SPYING IN A TREE – Roman fort 2 miles east of Bethsaida
Cornelius can finally see the garrison about three miles away through the trees. He called a halt to the column of thirty tired soldiers he was leading. They have been on patrol for two hours with no incident and he didn’t like it. As the men rested under the cover of the trees, he goes to the edge of the tree line and climbed a tree with low hanging branches. He scanned his route to the fort but didn’t like that they were going to be in open country. He looked towards the shoreline which was only about a mile away. It would be a longer detour to the safety of the fort, but if the lake was on their left they only have to defend their right flank. When he returned to the men, he ordered them to form up into columns of four. At the edge of the tree line, looking around one last time, he ordered them into a quick march. A quick march meant that they have to jog without breaking formation. The men simultaneously hoisted their shields on their backs and grasped their swords on their sides to keep it from swinging between their legs when they jog.
They were about halfway to the lake when Cornelius heard one of the soldiers call out ‘cavalry!’ Cornelius was not too surprised to see a horse unit of twenty riding out from under the trees about a mile and half away from them. They quickly formed a charging line, then in a trot with lances pointing down they moved forward. Then, with a shouted command from the cavalry officer, they charged at full gallop screaming and shouting. Cornelius shouted to pick up the pace. But instead of chasing his unit down, they suddenly stopped in a single line facing them about a hundred yards from them. He thought they were going to make it to the shoreline until he looked forward and shouted an abrupt halt. Suddenly his route to the lake shore was blocked by a phalanx formation of forty men. It was like they magically sprang up from the ground. But originally, they were hiding behind a seven foot deep gully.
The Phalanx was a classic Greek battle formation where six lines are formed. Every man in the phalanx brandished long spears three times the length of a man. The front three lines of the formation would hold their eighteen foot long spears forward. Any enemy confronting this formation will have to contend first with the deadly spears before they reach the line. The effectiveness of this formation was successfully used by Alexander the Great with deadly results when he confronted a Persian army three times his size.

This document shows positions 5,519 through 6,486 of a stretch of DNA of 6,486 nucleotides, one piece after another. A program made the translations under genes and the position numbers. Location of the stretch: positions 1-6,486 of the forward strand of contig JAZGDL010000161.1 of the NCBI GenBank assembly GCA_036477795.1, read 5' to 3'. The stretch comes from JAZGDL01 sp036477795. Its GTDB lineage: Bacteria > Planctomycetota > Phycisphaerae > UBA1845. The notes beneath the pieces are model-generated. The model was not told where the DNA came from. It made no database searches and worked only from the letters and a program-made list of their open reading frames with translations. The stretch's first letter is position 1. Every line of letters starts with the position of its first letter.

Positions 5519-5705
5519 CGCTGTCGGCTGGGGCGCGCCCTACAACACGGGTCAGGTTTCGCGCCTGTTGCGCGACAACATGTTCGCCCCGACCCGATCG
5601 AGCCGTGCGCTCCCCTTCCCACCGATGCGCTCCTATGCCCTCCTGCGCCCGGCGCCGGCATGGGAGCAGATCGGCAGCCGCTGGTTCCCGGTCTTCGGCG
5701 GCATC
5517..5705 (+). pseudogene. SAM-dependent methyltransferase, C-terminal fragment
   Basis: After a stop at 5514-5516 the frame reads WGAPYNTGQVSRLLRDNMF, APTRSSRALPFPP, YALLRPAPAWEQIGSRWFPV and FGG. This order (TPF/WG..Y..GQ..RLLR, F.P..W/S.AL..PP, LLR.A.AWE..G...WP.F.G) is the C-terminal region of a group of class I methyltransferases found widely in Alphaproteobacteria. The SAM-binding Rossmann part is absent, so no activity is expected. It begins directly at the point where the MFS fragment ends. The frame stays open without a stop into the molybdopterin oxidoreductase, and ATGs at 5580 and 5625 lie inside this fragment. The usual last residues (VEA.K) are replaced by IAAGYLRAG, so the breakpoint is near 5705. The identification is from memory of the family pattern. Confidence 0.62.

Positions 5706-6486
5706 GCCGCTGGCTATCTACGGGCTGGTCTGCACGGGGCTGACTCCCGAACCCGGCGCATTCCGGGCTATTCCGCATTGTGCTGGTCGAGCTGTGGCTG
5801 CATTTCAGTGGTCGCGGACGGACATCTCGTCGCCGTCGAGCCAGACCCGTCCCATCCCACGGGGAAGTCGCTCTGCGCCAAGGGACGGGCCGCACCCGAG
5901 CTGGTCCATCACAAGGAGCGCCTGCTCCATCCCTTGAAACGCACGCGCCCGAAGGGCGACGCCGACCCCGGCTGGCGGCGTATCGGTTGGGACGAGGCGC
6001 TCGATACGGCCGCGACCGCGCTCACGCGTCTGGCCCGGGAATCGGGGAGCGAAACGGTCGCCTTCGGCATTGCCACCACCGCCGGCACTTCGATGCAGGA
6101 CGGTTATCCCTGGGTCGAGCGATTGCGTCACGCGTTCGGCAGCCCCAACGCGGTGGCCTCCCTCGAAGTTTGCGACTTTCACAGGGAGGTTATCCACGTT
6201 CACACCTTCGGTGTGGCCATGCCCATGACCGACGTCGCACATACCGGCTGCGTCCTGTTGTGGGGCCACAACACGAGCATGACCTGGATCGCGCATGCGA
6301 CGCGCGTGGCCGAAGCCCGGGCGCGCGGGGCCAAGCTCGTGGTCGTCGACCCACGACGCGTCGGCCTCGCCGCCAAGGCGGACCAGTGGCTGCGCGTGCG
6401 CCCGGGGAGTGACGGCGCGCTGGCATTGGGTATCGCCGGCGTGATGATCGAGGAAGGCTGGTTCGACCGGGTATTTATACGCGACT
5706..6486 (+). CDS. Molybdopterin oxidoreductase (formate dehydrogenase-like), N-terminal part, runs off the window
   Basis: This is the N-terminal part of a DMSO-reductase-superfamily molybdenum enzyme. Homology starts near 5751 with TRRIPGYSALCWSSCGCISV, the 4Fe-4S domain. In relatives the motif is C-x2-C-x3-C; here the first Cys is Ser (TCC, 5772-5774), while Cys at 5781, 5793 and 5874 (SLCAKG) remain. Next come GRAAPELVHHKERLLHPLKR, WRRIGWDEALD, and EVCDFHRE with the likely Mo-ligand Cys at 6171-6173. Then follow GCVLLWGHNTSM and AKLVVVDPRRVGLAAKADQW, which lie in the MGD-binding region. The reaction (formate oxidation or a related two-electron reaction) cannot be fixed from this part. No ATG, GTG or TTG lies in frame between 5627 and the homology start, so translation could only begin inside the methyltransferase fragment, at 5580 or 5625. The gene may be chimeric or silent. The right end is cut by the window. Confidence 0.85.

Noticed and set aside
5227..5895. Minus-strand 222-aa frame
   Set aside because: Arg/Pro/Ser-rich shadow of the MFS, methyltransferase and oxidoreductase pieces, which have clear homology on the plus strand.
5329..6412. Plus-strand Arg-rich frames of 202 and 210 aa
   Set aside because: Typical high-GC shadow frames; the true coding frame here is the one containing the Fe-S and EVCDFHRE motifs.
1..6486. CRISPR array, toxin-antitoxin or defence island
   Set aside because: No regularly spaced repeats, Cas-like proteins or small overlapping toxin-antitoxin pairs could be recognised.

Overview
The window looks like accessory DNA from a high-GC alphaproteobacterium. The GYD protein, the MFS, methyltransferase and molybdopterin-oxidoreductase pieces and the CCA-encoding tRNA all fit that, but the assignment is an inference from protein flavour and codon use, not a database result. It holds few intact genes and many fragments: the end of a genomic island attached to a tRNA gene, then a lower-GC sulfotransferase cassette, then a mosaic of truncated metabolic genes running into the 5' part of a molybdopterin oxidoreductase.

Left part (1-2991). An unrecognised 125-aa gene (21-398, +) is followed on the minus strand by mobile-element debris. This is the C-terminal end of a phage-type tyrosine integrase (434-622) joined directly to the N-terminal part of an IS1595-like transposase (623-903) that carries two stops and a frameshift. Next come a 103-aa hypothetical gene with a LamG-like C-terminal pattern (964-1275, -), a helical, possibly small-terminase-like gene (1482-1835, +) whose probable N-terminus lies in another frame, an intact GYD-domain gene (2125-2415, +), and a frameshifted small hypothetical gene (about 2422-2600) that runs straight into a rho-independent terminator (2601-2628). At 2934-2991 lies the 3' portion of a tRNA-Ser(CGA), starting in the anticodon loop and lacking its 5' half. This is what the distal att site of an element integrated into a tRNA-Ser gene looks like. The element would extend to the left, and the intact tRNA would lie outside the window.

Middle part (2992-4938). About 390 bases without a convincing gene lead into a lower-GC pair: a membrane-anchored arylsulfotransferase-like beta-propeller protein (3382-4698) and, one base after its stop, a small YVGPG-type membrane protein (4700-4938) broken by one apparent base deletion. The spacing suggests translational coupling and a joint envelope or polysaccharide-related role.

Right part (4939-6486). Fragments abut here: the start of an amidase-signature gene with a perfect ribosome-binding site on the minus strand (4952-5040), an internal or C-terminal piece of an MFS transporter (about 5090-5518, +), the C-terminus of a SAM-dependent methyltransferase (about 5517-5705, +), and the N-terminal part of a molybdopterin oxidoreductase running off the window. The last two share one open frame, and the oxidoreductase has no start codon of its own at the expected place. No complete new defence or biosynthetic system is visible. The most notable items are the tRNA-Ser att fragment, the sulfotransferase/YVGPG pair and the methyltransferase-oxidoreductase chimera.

Blocked on two fronts, Cornelius quickly commanded, “Form the square!”
Cornelius knew this was a senseless command for he only had thirty men. They quickly formed a rough square with only four men per side and with the rest of the men forming the second layer. Cornelius retreated into center. If only he brought another twenty men then they could have fought their way to safety.
As the cavalry unit and the phalanx came closer for the kill, Cornelius knew it was over. So, he pulled out his whistle and blew it three times consenting defeat and the exercise over. The attacking force cheered.
Flavius emerged from within the phalanx sporting a wide grin.
“How did you know I would head to the shoreline first?” asked Cornelius.
“Sir… You were my teacher in Spain.”
“Well, when I saw that old Greek formation spring out of the grass, I have to admit I was a little surprised. I take it that was for my benefit?”
“Knowing how you loved the Classics, I figured you’d appreciate it.”
“Flavius, you definitely deserved your promotion. I’m only too glad that Tribune Arturos does not arrive until tomorrow or else he would have seen this exercise and I would be relieved of my command.” They both laughed again as they head back to the fort.
The story continues on in my next post a week from now.
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